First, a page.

AMM, Engineering Professors Win USDA Grant
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AMM, Engineering Professors Win USDA Grant
Helen Trejo, an assistant professor in apparel merchandising and management, is one of two Cal Poly Pomona faculty who were awarded a four-year, $241,000 USDA grant that will provide learn-by-doing research experiences for undergraduate students with U.S. sheep farms and wool use.
Published Date: Sep 2, 2020 10:00:00 AM
Apparel merchandising and management and civil engineering professors were awarded a four-year, $241,000 USDA grant that will provide learn-by-doing research experiences for undergraduate students with U.S. sheep farms and wool use.
Sheep farmers who want to turn their wool into a valuable consumer product face barriers: little money offered for wool that must be cleaned before it is processed although it is renewable; long lead times to get wool back from fiber-processing mills; mills that are closing; and the extensive efforts farmers in rural areas must make to get their wool to a market.
In addition, many farmers are in areas that experience drought. From 2015 to 2017, farmers in upstate New York were trying to develop solutions to reuse water while washing raw wool on their farms to increase their self-sufficiency and maximize limited water resources.
In their project entitled “An Experiential Learning Approach: U.S. Wool and Water Re-Use for Sustainable Development,” Helen Trejo, an assistant professor in apparel merchandising and management, and Simeng Li, an assistant professor in civil engineering, proposed exploring ways to engage students with wool from U.S. sheep farms and develop a low-cost solution for wool wastewater treatment as a critical fiber processing step.
The USDA awarded them a grant through its National Institute of Food & Agriculture/Hispanic Serving Institutions program (NIFA/HSI), which seeks to increase rural prosperity and economic development. This project also addresses HSI educational needs to enhance curricula design, develop materials, students’ knowledge of library resources, and experiential learning.
Trejo and Li will develop interdisciplinary research courses that will provide learn-by-doing experiences for undergraduate students, expanding their knowledge about U.S. sheep farming, wool use, sustainability, the supply chain, and economic development.
Trejo and apparel merchandising and management students will conduct surveys with U.S. sheep farmers to identify the types of wool from different sheep breeds, current fiber processing practices including wool washing on or off the farm, final products created, efforts to reach their target market, and any environmental challenges such as drought. A goal is to source raw wool from sheep farms in lower income areas.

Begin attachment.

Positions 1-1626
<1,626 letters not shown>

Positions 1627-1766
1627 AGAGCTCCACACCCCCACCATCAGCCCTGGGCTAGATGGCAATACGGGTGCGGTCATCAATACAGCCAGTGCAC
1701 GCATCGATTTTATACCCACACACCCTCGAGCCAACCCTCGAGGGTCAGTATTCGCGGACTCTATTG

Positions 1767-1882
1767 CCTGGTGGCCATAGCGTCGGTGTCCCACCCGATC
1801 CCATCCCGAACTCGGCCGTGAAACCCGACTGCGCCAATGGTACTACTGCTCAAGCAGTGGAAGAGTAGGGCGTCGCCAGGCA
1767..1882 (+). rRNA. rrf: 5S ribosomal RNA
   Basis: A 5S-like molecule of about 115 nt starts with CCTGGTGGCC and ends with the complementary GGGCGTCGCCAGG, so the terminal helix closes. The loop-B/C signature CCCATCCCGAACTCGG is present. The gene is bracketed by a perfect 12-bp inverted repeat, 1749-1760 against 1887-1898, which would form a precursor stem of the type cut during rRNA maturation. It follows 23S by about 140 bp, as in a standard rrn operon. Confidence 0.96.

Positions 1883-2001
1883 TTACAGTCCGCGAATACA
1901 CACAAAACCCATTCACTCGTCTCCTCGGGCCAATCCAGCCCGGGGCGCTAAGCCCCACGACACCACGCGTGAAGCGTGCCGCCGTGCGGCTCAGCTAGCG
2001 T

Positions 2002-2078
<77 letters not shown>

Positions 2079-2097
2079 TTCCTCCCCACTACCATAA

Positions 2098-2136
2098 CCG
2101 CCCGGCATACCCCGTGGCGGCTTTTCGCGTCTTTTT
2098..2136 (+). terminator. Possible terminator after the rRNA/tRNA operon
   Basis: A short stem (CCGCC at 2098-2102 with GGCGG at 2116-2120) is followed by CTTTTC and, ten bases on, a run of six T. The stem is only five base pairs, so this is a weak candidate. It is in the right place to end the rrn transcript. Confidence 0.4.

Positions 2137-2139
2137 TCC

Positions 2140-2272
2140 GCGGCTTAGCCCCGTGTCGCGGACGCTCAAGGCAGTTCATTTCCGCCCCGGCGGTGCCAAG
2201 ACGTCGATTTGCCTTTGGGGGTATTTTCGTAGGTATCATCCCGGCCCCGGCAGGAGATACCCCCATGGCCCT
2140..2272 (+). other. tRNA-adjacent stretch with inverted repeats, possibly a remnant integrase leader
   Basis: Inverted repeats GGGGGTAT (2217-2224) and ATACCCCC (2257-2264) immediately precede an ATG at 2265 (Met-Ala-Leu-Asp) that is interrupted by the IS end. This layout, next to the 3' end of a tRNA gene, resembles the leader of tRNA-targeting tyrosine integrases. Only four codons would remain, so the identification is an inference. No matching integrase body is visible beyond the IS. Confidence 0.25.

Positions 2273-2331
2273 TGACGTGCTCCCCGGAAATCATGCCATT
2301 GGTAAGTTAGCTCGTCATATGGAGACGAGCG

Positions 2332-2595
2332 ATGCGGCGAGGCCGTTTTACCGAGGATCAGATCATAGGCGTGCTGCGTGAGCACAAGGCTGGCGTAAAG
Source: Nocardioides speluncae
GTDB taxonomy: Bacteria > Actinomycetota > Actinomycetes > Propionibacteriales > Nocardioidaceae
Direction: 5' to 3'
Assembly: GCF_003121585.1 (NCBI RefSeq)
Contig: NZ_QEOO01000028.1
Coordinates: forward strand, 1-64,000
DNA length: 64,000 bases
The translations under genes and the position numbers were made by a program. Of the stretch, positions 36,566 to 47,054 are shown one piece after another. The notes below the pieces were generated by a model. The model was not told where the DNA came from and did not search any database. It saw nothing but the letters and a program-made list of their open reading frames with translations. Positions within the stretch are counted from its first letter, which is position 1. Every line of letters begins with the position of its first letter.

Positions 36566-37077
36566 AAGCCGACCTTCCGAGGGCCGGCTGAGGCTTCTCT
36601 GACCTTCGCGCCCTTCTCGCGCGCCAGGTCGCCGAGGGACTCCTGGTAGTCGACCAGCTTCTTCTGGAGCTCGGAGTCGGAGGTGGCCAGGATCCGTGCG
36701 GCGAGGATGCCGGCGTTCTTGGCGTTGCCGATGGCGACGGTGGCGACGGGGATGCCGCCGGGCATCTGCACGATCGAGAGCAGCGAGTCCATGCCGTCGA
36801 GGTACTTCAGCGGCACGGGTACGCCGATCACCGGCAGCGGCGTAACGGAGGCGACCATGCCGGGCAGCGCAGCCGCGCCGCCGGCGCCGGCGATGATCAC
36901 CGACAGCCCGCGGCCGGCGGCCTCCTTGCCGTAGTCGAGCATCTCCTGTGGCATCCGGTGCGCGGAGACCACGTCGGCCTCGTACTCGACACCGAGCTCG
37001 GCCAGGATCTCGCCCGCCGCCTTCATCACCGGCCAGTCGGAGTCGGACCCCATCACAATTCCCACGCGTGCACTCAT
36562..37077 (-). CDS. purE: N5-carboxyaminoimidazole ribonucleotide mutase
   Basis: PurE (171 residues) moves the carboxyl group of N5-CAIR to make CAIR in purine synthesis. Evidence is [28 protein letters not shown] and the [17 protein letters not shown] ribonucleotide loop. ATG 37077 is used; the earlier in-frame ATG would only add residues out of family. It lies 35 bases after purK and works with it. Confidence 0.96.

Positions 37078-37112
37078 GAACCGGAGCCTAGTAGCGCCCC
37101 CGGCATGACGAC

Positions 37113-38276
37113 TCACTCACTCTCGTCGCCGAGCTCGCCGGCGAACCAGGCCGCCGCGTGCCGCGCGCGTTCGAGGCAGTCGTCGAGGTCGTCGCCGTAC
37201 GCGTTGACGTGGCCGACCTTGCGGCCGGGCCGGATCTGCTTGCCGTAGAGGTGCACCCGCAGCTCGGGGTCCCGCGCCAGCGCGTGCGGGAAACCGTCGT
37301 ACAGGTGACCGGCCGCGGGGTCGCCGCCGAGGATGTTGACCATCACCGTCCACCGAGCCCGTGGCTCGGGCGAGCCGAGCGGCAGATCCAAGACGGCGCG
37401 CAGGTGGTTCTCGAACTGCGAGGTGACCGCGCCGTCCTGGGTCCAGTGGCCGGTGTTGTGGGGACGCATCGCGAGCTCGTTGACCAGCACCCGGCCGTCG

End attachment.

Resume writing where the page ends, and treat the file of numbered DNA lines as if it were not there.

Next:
Raw wool has a natural wax or grease called lanolin that can account for up to 25 percent of its weight. The wool must be washed in hot water and detergent multiple times to remove the lanolin, dust, and dirt before it can be processed into yarn, clothing, or textile products.
Li and undergraduate civil engineering students will experiment developing a low-cost water treatment approach to wool washing – which would allow reuse of the water – and evaluate its effectiveness with different types of raw wool.
One possible method is to use biochar – a charcoal-like substance often used as a soil amendment – to remove contaminants. Biochar is a low-cost and renewable option that could prove helpful for farmers, fiber mill owners, fiber and textile researchers, and fashion industry.
The project budget includes funds for undergraduate student assistants in each of the departments during the school year and summer over the next four years.
Students will gain undergraduate research experiences, develop strong research papers, and presentations that can be presented at academic conferences, be submitted to the Bronco Scholar Library Repository, and can contribute to future peer reviewed publications.
They will gain feedback from faculty and practitioners in the field. The experience can help them prepare for careers in food, agriculture, natural resources, and human sciences.
The project itself can expand researchers’ knowledge about the range of farmers’ experiences geographically and across diverse communities nationwide.
The research also can be helpful to farmers, fiber mill owners, fiber and textile researchers, as well as practitioners in the broader fashion industry that are seeking sustainable approaches and domestic production.